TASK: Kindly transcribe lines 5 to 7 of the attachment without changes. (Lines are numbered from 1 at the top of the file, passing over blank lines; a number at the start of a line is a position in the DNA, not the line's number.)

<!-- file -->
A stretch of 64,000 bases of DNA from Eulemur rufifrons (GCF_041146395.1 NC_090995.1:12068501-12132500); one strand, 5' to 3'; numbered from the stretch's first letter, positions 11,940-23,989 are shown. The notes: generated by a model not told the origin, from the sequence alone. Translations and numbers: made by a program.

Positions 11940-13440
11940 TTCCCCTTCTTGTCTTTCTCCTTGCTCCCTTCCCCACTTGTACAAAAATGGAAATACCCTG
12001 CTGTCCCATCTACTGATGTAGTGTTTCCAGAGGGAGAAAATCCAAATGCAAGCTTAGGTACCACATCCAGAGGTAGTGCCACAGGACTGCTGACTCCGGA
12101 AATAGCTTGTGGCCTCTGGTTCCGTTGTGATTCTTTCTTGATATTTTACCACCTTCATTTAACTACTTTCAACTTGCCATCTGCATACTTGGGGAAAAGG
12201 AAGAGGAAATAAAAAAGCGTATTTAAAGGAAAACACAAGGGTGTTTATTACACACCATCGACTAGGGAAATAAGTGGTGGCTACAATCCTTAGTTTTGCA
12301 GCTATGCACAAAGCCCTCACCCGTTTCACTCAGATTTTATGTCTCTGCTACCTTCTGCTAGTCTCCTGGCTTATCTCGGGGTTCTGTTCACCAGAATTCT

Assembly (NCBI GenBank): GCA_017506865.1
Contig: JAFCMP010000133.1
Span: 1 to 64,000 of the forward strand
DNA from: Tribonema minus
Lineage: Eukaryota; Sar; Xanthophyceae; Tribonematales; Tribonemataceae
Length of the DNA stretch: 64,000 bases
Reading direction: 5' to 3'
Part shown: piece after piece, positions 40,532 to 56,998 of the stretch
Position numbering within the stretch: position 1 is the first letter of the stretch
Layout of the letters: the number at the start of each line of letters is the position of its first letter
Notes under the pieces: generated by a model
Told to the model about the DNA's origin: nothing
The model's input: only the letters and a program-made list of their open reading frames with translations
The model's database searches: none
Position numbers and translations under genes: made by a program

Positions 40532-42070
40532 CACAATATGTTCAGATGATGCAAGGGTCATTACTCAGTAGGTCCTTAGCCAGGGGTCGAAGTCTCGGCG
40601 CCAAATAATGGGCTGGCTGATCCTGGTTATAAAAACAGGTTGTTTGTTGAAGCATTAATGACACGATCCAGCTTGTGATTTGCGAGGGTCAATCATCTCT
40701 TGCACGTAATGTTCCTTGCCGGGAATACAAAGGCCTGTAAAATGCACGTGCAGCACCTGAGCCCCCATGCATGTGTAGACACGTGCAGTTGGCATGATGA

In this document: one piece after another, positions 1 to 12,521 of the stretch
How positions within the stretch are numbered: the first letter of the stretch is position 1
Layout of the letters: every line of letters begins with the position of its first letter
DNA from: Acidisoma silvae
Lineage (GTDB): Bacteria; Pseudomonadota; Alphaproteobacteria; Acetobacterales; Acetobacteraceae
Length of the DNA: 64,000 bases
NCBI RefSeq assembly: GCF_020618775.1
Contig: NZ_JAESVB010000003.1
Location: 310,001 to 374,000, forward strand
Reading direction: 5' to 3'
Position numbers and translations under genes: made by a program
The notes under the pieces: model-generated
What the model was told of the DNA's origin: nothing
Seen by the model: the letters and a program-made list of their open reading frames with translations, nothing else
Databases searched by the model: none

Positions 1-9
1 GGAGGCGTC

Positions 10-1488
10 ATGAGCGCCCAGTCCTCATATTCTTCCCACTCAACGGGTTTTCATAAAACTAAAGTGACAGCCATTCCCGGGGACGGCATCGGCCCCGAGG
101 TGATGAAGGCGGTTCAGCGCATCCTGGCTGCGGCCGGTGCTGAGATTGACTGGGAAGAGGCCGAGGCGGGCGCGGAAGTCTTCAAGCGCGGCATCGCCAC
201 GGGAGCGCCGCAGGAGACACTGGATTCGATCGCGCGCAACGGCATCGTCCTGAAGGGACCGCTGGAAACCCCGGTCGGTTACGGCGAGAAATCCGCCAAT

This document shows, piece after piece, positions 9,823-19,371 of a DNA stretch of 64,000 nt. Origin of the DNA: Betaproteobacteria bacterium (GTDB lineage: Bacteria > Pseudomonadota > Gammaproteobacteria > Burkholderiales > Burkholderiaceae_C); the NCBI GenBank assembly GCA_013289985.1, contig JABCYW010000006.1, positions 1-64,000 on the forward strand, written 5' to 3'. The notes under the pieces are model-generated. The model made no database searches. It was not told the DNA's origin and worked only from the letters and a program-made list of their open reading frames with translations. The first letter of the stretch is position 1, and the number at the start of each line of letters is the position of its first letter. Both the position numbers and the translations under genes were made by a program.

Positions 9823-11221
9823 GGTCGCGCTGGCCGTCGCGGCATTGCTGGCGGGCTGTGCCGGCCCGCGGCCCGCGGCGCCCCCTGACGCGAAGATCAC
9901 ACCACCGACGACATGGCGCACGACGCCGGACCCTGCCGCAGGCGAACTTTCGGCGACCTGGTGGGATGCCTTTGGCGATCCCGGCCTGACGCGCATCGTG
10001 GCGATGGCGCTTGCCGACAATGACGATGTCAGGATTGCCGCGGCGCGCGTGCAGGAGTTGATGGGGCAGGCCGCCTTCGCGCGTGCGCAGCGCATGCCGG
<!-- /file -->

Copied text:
12101 AATAGCTTGTGGCCTCTGGTTCCGTTGTGATTCTTTCTTGATATTTTACCACCTTCATTTAACTACTTTCAACTTGCCATCTGCATACTTGGGGAAAAGG
12201 AAGAGGAAATAAAAAAGCGTATTTAAAGGAAAACACAAGGGTGTTTATTACACACCATCGACTAGGGAAATAAGTGGTGGCTACAATCCTTAGTTTTGCA
12301 GCTATGCACAAAGCCCTCACCCGTTTCACTCAGATTTTATGTCTCTGCTACCTTCTGCTAGTCTCCTGGCTTATCTCGGGGTTCTGTTCACCAGAATTCT